Also included: Red Hat opens Ansible Galaxy, Yakkety Yak ready for downloads, and KDE and GNOME both get minor point releases.
FOSS Week in Review
Like practically everybody else who resides in the U.S., I’ve just about had it up to here (I’m holding my hand high above the top of my head) with this election. At this point, I just want the whole mess to be over. After the winner has been decided and the dust has settled, I’ll decide whether I want to become an expat on another planet in another solar system. What kind of visa will I need for that, I wonder.
Meanwhile, I keep my mind occupied by following FOSS news…
Talos Secure Workstation: Larabel at Phoronix calls this a workstation, “free down to the firmware,” and it’s currently trying to raise $3.7 million to get off the ground. The trouble is, they’re going to be a wee bit on the expensive side. How does $18,000 sound for a complete workstation, including a 12-core POWER8 CPU, 256GB of DDR3 ECC RAM, AMD FirePro or NVIDIA Tesla graphics, SAS disks for storage, and a pre-installed copy of Debian or CentOS?
Of course, you could save some money by buying just the motherboard and building the computer yourself. But hang-on to your hats, ladies and gentlemen, the motherboard will set you back $4,100, and you’ll still need to buy a CPU. And since the motherboard is designed for the IBM POWER8 architecture, the CPU is going to set you back at least $1,135.
Why POWER8 instead of x86? The projects funding page on Crowd Supply points to some serious security concerns built into “all modern Intel processors…essentially a backdoor with full access to the entire computer — a security disaster waiting to happen.”
In other words, “Intel inside” isn’t necessary keeping your data inside.
Red Hat makes Ansible Galaxy open source: As always, the folks at Red Hat have been busy expanding the horizons for open source technology. It’s now open sourced Galaxy, the community hub for Ansible, which it bought last year. This includes Ansbile Roles, content directories structured to enable simple reuse, refactoring and sharing of commonly used processes in ways that are highly portable.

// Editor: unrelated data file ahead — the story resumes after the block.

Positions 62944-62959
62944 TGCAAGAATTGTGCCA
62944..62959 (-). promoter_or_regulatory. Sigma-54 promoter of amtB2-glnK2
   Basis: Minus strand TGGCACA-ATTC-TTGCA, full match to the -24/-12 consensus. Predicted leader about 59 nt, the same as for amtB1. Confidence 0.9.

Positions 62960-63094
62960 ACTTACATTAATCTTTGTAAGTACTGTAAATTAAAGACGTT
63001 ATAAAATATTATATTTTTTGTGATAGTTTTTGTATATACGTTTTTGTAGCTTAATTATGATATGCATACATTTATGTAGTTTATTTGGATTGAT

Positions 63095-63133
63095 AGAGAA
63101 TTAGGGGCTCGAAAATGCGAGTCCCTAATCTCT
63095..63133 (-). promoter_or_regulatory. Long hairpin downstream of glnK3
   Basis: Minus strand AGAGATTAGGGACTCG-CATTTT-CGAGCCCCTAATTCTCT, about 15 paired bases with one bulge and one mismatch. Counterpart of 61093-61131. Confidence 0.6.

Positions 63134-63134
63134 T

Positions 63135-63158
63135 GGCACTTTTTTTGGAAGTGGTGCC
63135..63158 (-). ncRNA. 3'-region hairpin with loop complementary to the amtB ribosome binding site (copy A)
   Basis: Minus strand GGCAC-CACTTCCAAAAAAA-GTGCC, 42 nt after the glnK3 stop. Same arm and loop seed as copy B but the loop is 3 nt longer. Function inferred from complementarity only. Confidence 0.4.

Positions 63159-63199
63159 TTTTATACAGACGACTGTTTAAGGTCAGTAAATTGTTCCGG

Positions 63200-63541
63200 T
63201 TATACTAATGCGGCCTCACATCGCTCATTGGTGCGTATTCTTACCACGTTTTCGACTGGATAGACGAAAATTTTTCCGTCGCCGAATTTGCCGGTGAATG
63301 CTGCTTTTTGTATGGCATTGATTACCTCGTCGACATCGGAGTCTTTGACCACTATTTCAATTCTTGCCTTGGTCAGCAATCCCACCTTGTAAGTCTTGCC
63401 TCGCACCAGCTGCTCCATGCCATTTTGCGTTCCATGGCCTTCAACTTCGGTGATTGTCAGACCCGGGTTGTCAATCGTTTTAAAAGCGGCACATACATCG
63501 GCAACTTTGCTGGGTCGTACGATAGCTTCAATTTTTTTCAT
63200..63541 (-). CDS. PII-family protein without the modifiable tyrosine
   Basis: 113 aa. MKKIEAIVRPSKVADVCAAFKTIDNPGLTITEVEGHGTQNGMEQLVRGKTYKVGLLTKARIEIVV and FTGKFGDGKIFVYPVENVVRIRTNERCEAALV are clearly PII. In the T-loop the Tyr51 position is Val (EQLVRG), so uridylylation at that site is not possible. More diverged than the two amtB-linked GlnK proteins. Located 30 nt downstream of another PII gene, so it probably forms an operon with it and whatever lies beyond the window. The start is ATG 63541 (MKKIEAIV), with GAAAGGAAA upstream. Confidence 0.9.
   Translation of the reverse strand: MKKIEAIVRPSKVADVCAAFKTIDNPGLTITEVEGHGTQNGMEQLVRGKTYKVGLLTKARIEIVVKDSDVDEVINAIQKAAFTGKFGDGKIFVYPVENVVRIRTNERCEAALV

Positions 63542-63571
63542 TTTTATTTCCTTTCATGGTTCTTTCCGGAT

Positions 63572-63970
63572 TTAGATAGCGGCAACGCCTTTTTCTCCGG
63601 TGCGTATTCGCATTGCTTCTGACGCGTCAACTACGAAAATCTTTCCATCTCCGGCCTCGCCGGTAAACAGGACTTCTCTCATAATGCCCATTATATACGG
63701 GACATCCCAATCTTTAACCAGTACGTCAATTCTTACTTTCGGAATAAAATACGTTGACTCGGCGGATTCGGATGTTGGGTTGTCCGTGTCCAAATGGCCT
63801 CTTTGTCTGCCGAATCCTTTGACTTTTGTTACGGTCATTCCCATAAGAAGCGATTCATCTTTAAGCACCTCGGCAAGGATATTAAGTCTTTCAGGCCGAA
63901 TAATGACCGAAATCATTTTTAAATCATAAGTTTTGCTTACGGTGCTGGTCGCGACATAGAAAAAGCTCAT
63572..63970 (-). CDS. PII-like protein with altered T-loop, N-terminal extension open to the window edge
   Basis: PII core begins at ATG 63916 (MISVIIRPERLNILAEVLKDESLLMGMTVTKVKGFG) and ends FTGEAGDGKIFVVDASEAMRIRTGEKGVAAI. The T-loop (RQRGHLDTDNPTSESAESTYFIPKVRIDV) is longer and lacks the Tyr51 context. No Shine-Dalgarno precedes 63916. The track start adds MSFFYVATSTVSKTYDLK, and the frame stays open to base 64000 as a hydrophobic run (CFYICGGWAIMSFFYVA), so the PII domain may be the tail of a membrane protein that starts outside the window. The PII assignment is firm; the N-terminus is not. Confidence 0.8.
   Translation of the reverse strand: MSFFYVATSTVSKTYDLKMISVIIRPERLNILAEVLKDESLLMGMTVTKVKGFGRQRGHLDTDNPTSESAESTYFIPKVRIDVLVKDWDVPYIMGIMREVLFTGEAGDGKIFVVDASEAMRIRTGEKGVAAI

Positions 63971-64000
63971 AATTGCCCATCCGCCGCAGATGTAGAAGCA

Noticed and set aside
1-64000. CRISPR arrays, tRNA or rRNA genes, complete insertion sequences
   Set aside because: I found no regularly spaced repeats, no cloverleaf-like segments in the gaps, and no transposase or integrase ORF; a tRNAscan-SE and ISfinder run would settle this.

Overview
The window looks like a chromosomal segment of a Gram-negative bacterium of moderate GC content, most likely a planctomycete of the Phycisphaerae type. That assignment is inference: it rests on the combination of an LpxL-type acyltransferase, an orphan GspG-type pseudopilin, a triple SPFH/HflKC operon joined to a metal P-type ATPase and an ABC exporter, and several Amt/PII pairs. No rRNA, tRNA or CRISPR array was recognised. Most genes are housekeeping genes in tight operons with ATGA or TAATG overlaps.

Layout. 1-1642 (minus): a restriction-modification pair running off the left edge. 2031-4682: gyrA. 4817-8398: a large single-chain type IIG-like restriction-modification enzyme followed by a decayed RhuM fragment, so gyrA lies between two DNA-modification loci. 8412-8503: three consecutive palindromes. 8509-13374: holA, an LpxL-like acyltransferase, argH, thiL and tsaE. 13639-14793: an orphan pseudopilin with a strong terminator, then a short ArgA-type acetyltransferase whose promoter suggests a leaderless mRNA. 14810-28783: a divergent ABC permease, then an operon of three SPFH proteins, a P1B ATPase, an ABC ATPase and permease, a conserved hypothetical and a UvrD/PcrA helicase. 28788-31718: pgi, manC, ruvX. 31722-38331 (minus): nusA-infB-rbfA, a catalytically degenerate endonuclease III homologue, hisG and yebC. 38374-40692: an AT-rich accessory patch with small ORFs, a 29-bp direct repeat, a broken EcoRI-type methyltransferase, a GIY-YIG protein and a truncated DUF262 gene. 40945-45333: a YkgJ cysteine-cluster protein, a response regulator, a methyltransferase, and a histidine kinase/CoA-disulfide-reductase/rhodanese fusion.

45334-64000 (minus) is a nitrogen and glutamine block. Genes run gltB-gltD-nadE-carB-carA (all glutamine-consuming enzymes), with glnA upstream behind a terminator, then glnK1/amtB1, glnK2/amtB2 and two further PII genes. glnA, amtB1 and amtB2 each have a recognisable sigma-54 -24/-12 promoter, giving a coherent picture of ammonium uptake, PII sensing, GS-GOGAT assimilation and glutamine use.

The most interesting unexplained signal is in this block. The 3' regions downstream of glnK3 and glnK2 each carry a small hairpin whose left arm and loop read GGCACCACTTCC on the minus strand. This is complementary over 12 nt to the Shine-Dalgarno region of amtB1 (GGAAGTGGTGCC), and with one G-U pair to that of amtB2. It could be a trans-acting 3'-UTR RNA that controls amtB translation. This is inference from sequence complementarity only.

As the author of this article says, life just got easier for some DevOps folks.
KDE reissues KDE 1 for modern hardware: Now you can turn your latest and greatest PC or laptop into its own “way back machine” by fixing it up with KDE 1, the release that started everything “K.” It seems that the folks at KDE wanted to come up with a special gift for their supporters to celebrate the project’s 20th birthday, which was October 14, so they went to work fixing KDE 1 so it’ll run on modern metal. It might be a little work getting it up and operating properly on your machine, but I’m sure that some will find it worth it for such a retro experience. Read all about it, complete with screenshots, on the Helio Castro website.
Another day, another distro: Well, it’s officially official. Ubuntu 16.10 “Yakkety Yak” is now a reality and ready to play on a computer near you. Several of the baby ‘buntus are already on board, of course, with the rest to follow in the next few days. Read all about the new features, as well as download the ISO, on the Ubuntu 16.10 Release Notes page.
Quick takes: GNOME 3.22 just got it’s first point release with version 3.22.1. The best way to get updated packages is to just wait for them to show up in your distro’s repository, but for the impatient who aren’t afraid to do some compiling, go here…. For KDE users who aren’t ready to go all the way back to version 1, KDE Plasma 5.8 LTS also got its first point release, with version 5.8.1. Don’t be in too big a rush to download and install, however, since 5.8.2 is due to be released on Tuesday.
Parting shot: With the release of Ubuntu’s Yakkety Yak, I could resist sharing this blast from my grade school daze:
That does it. Until next time, may the FOSS be with you…and don’t talk back!
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